Elderberry shrubs are a fairly good sign that there is water about 10 ft. down.
Major points to consider when contemplating the purchase of a piece of country property are listed below. Use them as a checklist to avoid costly mistakes.
Contract of sale. The contract describes the terms under which the property is being sold. It should include a description of all encumbrances on the property and should be made contingent upon a successful title search and the ability of the buyer to secure adequate financing. Have your lawyer draw up the contract of sale rather than accept a real estate agent’s standard form.
Easements. If the land has no direct access to a highway, make sure you have an easement (legally binding right-of-way) across intervening properties. Know also if neighbors have an easement on the property you plan to buy.
Eminent domain. Many public and quasi-public agencies have the right to condemn land (with compensation to owners) for roads, drainage canals, dams, airports, school construction, power lines, rights-of-way into bordering state-owned property, and the like. Check with the local planning board to ascertain if any condemnation proceedings are contemplated.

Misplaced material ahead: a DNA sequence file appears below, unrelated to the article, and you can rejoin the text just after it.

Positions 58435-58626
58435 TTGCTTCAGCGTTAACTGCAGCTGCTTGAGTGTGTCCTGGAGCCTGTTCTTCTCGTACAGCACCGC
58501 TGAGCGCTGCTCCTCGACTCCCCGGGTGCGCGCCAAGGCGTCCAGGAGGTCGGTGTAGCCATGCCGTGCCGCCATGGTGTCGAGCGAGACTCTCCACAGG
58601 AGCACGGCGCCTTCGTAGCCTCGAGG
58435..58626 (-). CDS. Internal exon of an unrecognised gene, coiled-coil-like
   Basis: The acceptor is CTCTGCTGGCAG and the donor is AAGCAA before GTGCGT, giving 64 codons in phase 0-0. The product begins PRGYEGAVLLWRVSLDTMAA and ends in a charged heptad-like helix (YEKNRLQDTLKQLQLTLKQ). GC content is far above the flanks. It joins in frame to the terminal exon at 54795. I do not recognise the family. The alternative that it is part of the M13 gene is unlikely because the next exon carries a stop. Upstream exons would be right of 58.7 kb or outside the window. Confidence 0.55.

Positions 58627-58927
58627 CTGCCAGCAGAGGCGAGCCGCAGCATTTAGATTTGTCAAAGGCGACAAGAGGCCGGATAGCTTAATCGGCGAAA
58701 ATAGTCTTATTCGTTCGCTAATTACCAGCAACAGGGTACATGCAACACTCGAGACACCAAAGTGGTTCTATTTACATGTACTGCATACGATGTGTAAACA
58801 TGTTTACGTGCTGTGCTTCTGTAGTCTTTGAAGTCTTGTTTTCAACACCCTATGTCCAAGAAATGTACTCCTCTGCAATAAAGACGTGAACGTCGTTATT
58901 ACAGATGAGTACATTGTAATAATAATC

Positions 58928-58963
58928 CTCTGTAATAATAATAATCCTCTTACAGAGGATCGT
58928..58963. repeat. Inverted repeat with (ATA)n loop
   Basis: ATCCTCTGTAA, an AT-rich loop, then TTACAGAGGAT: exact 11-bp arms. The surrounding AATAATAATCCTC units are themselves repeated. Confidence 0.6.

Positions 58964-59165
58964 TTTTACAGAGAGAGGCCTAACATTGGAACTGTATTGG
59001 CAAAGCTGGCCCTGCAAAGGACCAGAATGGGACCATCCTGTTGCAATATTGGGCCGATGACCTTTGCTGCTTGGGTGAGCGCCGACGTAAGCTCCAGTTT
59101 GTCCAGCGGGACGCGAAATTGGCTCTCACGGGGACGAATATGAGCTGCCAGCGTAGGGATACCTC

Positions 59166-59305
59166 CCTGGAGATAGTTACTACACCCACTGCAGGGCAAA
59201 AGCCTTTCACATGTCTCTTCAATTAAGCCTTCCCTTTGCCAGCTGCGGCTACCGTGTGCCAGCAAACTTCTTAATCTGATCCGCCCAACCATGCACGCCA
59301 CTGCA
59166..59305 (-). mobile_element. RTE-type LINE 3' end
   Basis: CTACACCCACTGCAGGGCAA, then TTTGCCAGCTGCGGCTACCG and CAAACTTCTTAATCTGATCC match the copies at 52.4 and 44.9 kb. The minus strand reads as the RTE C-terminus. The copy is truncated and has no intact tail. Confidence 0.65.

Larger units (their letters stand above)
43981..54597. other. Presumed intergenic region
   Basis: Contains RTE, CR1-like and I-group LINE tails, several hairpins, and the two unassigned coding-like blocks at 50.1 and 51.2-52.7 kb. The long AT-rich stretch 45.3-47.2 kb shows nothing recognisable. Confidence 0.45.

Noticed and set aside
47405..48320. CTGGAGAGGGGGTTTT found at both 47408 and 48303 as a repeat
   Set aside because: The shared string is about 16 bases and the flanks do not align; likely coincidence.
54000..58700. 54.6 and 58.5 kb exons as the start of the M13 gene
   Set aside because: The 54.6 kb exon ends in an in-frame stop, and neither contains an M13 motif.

Land contracts and mortgages. Land contracts are the least advantageous means of buying land because the seller of a financing agency holds title until the purchase is fully paid off. The title holder may, during this interval, encumber the property by using it as collateral; the purchaser can lose the land if the title holder fails to make payments. Mortgages in which the buyer has title to the property and uses it as collateral offer greater protection against foreclosure.
Mineral and other encumbrances. The seller or an earlier owner may have sold or reserved the right to exploit minerals, timber, or even the water on the land. These encumbrances, if properly recorded, are legally binding.
Survey. Check with county recorder to determine if a legally binding map of the property has been made. If not, insist that a licensed surveyor draw such a map, preferably at the seller’s expense.
Taxes. Check with local authorities to find out the amount of taxes (property, school, water, sewer) on the property you contemplate buying. Also try to determine if these taxes have been rising rapidly in recent years. Some states tax standing timber, mineral deposits, and water rights. Make sure there are no liens for unpaid taxes on the property.
Title search and insurance. Have your lawyer or a title insurance company check records to make sure you are buying land free of liens and encumbrances. Purchase title insurance—a one-time expense—that will guarantee the accuracy of the title search.
Water rights. A contract of sale should include a clause in which the seller guarantees a minimum water supply. Make sure the clause is in accordance with state laws on water rights.
Zoning laws. Check with the local zoning board to be certain you may use your land in the manner you intend. Also check building and health codes for the same purpose.